Following the introduction of biochar at 6% and 8% slaughterhouse waste loadings, biogas production, volatile fatty acids, microbial populations, and microbes' active enzymes were investigated. An increase in biochar up to 1. 5% resulted in a decrease in BP at 6% SHW. Compared to control, VFAs production in all 0. 55 biochar amended reactors was highly effective. In 6% and 8% SHW, respectively, the two most prominent number of OTUs at 0. 5 biochar was 567 and 525. In the Methanosaeta and Methanosphaera agarry abundance, in which the main enzymes were reduced and hydrogenase were reduced, and hydrogenase, was increased.

Source link: https://doi.org/10.1016/j.chemosphere.2022.136535


Sustainable utilization of unavoidable food waste into nutritional media for the isolation of bacterial culture for the removal of heavy metals.

In the pig bone medium, the batch culture of Comamonas terrae demonstrated growth stability for 16 days. Cd Cr Pb and Zn terrae's high metal removal rates were demonstrated by the C. terrae. The C. terrae can effectively remove HM and C. terrae from the study, according to the report, the terrae of C. terrae can be used for bioremediation of HM. Hence, pig bone waste is a cost-effective medium and a good substitute for the vaping and reuse of FW in accordance with the circular economy.

Source link: https://doi.org/10.1016/j.biortech.2022.128000


Roasting mechanism of lightweight low-aluminum-silicon ceramisite derived from municipal solid waste incineration fly ash and electrolytic manganese residue.

Municipal solid waste incineration fly ash and electrolytic manganese residue remain in hazardous waste and must be disposed of prior to processing. The low amount of silicon and aluminum at low roasting temperatures was discovered to meet the expansion mechanism of lightweight aggregates. The content of heavy metal in ceramisite was consistent with the requirement of soil environmental quality for growth GB 36600-2018 Class I, and PCDD/Fs in ceramisite were 2. 0 ng I-TEQ/kg, which was safe.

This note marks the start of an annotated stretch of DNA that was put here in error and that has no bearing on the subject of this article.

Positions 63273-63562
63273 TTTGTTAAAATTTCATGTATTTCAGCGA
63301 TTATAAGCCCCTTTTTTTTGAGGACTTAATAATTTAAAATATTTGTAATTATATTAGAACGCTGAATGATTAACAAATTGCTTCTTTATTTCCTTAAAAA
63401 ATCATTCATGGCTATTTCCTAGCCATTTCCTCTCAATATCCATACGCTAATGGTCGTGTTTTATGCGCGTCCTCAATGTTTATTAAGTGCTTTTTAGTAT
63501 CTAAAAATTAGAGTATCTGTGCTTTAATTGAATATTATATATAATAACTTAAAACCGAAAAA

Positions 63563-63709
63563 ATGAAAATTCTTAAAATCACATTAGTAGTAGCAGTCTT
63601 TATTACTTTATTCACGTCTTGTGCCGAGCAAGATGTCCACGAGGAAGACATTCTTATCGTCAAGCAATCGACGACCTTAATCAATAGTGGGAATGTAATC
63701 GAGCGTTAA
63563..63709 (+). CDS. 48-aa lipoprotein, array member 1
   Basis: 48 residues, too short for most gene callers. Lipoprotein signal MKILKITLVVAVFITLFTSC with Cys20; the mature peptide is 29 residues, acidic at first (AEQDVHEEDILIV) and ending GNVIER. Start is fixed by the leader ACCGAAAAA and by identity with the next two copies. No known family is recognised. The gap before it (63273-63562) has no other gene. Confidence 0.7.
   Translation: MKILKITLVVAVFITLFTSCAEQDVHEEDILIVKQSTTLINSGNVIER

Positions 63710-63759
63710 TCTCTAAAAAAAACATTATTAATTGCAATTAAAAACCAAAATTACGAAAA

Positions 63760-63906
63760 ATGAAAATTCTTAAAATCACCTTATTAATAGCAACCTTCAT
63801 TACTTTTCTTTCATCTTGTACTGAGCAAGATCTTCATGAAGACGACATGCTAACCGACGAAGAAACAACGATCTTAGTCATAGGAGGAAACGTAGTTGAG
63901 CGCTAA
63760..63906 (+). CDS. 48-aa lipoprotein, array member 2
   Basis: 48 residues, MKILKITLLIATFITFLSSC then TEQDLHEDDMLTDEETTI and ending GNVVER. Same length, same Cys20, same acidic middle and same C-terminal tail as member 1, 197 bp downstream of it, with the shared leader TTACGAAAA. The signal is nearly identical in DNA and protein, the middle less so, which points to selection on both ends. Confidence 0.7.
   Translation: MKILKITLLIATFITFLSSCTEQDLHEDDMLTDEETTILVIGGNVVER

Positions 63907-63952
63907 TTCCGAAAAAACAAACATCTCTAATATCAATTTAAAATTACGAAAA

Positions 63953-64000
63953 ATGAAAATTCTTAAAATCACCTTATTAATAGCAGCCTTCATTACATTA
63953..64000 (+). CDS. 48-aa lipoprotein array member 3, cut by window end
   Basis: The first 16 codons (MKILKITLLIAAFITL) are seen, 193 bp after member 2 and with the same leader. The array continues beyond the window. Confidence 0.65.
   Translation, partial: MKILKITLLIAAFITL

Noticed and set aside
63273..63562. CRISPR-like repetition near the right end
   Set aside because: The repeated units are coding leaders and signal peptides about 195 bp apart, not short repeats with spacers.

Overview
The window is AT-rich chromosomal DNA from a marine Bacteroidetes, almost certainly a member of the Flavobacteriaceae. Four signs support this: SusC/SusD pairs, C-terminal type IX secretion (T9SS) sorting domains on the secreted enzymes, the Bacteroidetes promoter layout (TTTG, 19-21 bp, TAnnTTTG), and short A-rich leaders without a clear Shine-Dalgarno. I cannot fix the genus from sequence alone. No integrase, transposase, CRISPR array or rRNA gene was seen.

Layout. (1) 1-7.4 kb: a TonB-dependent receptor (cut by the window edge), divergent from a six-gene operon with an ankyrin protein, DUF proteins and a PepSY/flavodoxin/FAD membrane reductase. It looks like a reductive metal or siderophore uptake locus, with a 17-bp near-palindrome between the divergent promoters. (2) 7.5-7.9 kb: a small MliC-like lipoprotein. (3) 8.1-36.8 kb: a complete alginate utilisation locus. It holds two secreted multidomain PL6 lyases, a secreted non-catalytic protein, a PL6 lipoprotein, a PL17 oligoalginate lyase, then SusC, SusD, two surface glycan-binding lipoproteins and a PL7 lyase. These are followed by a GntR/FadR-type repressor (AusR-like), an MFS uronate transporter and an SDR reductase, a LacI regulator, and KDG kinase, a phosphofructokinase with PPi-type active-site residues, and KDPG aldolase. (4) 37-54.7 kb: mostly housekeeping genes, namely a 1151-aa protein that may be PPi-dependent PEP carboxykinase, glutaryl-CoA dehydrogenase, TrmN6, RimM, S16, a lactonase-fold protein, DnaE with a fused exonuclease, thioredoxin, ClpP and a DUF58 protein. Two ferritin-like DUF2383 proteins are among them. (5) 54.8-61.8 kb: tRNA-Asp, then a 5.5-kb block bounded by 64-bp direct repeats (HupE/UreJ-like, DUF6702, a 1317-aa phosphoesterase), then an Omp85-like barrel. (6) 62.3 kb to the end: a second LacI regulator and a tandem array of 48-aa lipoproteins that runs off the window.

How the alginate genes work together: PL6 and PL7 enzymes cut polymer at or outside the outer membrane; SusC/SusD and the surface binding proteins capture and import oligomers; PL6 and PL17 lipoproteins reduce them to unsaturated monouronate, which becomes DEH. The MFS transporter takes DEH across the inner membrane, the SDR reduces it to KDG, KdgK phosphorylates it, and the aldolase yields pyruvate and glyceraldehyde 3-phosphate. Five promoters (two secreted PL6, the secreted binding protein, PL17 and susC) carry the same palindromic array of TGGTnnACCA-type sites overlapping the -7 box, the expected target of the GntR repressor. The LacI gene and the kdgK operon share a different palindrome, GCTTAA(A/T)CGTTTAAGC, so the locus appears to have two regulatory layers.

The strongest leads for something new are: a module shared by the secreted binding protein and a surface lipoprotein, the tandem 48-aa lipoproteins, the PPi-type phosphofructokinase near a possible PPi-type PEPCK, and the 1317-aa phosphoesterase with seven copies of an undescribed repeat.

Source link: https://doi.org/10.1016/j.wasman.2022.09.011


Hydroxyapatite catalyzed hydrothermal liquefaction transforms food waste from an environmental liability to renewable fuel.

Combining HAP with a low homogeneous base increased biocrude yield from 14 u00b1 1 to 37 %, resulting in the recovery of 49 percent of the energy contained in the food waste feed's recovery of 49 %. According to an economic and environmental report, the new technology has the ability to reduce U. S. greenhouse gas emissions by 2. 6 percent while producing renewable diesel at a minimum fuel selling price of $1. 06/GGE. HAP will play a vital role in transitioning food waste from a burden to a renewable fuel.

Source link: https://doi.org/10.1016/j.isci.2022.104916


Enhancement of anaerobic digestion by co-digesting food waste and water hyacinth in improving treatment of organic waste and bio-methane recovery.